Deep Learning for Automated Discovery and Analysis of Plant Leaf

2016_25: Deep Learning for Automated Discovery
and Analysis of Plant Leaf Physiographic
Characters Related to Climate Change
Supervisors: Dr Ben Glocker ([email protected]), Professor Norman
MacLeod (Earth Sciences/The Natural History Museum)
Department: Computing
Characteristics of angiosperm leaves (e.g., size, aspects of shape) vary to reflect local
climate states. While procedures exist to quantify this relation and predict past states
from leaf data, these methods suffer from lack of automation, limits on the number of
used features, and reliance on linear data-analysis procedures. Hence, those
procedures may not be sufficient for modelling the entirety of a complex, non-linear
relationship between leaf characteristics and climate state. In this project, we explore
cutting-edge machine learning methods, and in particular, deep learning techniques,
that have been shown to be capable of capturing complex relationships in highdimensional data, and are now considered state-of-the-art in many applications such
as object recognition and natural language processing. Deep learning methods are
attractive as they can take raw data (such as images) as input and feature learning is
part of an end-to-end optimisation procedure. While more low-level features are
extracted on the first few layers of a deep neural network, high-level, non-obvious
features often emerge in deeper layers. This project has the potential to reveal
unknown relations between the input, i.e. raw photographs of leafs, and the output,
i.e. climate state that could be used both to improve estimates of climate change from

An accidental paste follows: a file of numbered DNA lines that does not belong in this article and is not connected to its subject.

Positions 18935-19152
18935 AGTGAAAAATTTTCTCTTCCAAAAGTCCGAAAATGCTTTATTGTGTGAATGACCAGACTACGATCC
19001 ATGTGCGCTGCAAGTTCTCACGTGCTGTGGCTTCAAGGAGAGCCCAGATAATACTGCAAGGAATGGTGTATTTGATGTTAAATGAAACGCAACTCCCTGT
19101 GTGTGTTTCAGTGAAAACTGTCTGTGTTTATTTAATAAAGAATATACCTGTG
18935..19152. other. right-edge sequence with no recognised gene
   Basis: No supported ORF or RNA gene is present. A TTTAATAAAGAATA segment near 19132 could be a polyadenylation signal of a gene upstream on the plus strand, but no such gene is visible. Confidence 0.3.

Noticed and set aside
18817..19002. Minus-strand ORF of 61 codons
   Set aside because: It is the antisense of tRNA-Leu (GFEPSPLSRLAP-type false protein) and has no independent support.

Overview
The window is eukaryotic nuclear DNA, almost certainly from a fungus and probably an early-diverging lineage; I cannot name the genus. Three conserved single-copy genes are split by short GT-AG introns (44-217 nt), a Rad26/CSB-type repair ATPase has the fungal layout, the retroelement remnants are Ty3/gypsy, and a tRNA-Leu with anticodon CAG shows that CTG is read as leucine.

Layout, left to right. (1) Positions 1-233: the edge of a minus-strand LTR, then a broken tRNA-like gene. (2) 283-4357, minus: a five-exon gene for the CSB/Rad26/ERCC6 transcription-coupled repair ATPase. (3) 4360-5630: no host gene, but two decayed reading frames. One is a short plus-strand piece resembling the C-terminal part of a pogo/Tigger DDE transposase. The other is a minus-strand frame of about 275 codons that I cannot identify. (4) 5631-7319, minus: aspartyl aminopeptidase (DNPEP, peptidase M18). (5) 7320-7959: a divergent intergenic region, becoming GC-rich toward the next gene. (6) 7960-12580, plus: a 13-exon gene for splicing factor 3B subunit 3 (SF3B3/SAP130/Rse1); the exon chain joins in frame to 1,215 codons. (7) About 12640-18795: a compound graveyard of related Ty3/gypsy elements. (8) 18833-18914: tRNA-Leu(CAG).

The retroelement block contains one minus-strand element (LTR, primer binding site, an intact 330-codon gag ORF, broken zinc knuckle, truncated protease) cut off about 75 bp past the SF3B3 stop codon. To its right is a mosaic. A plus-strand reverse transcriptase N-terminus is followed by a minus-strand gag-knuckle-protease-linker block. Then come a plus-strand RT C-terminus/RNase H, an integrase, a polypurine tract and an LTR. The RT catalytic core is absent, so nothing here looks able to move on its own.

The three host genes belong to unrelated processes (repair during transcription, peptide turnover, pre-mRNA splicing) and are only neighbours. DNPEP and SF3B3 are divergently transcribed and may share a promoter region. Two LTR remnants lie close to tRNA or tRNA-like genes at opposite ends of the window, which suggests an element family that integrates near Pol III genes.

an automated analysis of leaf form, and to estimate plant response(s) to climate
change. We hypothesise that a deep learning approach can yield to more accurate
predictions compared to current procedures, such as CLAMP, in which only a few
handcrafted features based on expert knowledge are used for prediction.
We intend to bring a multi-disciplinary team together to supervise the student in their
construction of a new approach to inferring ancient and modern climate states from
leaf physiognomic data. Currently most widely used leaf-based climate inference
procedure employs manual scoring of the leaf character states by experienced human
technicians to collect its data. The student will extend and automate this process using
deep learning methods to comprehensively explore the relation between leaf form and
climate variation to (1) better understand the manner in which plant leaves respond to
climate change and (2) develop leaf geometric proxies for the inference of climate
state from leaf physiographic data. The accuracy of this new approach to climate
affect/inference will then be tested against estimates derived from current semiquantitative approaches to this problem.
For more information on how to apply visit us at www.imperial.ac.uk/changingplanet
Science and Solutions for a Changing Planet
A large quantity of plant leaf specimens and plant leaf images currently resides in the
collections of The Natural History Museum and in the collections of the co-supervisor’s
research colleagues. Modern climate data, of course, is available from a wide variety
of sources.
The supervision team includes an expert in image analysis and computer vision with
a focus on semantic understanding of images using machine learning (Ben Glocker)
and an expert in morphometrics, leaf physiography, palaeontology, and natural history
applications of statistics with a specific track record of publications on the
morphometric analysis of leaf form (Norman MacLeod).
For more information on how to apply visit us at www.imperial.ac.uk/changingplanet